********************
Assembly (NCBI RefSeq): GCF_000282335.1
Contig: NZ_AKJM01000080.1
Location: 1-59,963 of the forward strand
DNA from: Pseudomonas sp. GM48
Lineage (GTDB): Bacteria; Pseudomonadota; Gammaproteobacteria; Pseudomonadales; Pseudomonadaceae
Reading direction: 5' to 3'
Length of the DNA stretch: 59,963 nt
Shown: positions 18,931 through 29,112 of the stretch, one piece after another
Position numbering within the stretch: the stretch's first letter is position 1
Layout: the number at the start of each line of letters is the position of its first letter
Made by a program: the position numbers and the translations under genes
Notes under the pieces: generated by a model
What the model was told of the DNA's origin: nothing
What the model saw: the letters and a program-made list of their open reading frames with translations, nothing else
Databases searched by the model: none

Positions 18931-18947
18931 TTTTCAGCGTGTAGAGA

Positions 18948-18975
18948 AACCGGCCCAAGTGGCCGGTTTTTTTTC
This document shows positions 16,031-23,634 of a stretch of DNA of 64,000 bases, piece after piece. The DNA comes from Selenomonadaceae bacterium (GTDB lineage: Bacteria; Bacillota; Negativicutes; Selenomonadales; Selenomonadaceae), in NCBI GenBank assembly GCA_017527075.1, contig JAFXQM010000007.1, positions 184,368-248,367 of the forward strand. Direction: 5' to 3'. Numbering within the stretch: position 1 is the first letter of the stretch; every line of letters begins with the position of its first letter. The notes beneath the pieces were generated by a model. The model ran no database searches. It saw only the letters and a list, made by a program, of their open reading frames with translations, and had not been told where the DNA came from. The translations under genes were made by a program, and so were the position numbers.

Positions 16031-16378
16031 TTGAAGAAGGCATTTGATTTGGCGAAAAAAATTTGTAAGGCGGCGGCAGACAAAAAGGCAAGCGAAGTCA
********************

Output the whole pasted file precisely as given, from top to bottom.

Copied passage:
Assembly (NCBI RefSeq): GCF_000282335.1
Contig: NZ_AKJM01000080.1
Location: 1-59,963 of the forward strand
DNA from: Pseudomonas sp. GM48
Lineage (GTDB): Bacteria; Pseudomonadota; Gammaproteobacteria; Pseudomonadales; Pseudomonadaceae
Reading direction: 5' to 3'
Length of the DNA stretch: 59,963 nt
Shown: positions 18,931 through 29,112 of the stretch, one piece after another
Position numbering within the stretch: the stretch's first letter is position 1
Layout: the number at the start of each line of letters is the position of its first letter
Made by a program: the position numbers and the translations under genes
Notes under the pieces: generated by a model
What the model was told of the DNA's origin: nothing
What the model saw: the letters and a program-made list of their open reading frames with translations, nothing else
Databases searched by the model: none

Positions 18931-18947
18931 TTTTCAGCGTGTAGAGA

Positions 18948-18975
18948 AACCGGCCCAAGTGGCCGGTTTTTTTTC
This document shows positions 16,031-23,634 of a stretch of DNA of 64,000 bases, piece after piece. The DNA comes from Selenomonadaceae bacterium (GTDB lineage: Bacteria; Bacillota; Negativicutes; Selenomonadales; Selenomonadaceae), in NCBI GenBank assembly GCA_017527075.1, contig JAFXQM010000007.1, positions 184,368-248,367 of the forward strand. Direction: 5' to 3'. Numbering within the stretch: position 1 is the first letter of the stretch; every line of letters begins with the position of its first letter. The notes beneath the pieces were generated by a model. The model ran no database searches. It saw only the letters and a list, made by a program, of their open reading frames with translations, and had not been told where the DNA came from. The translations under genes were made by a program, and so were the position numbers.

Positions 16031-16378
16031 TTGAAGAAGGCATTTGATTTGGCGAAAAAAATTTGTAAGGCGGCGGCAGACAAAAAGGCAAGCGAAGTCA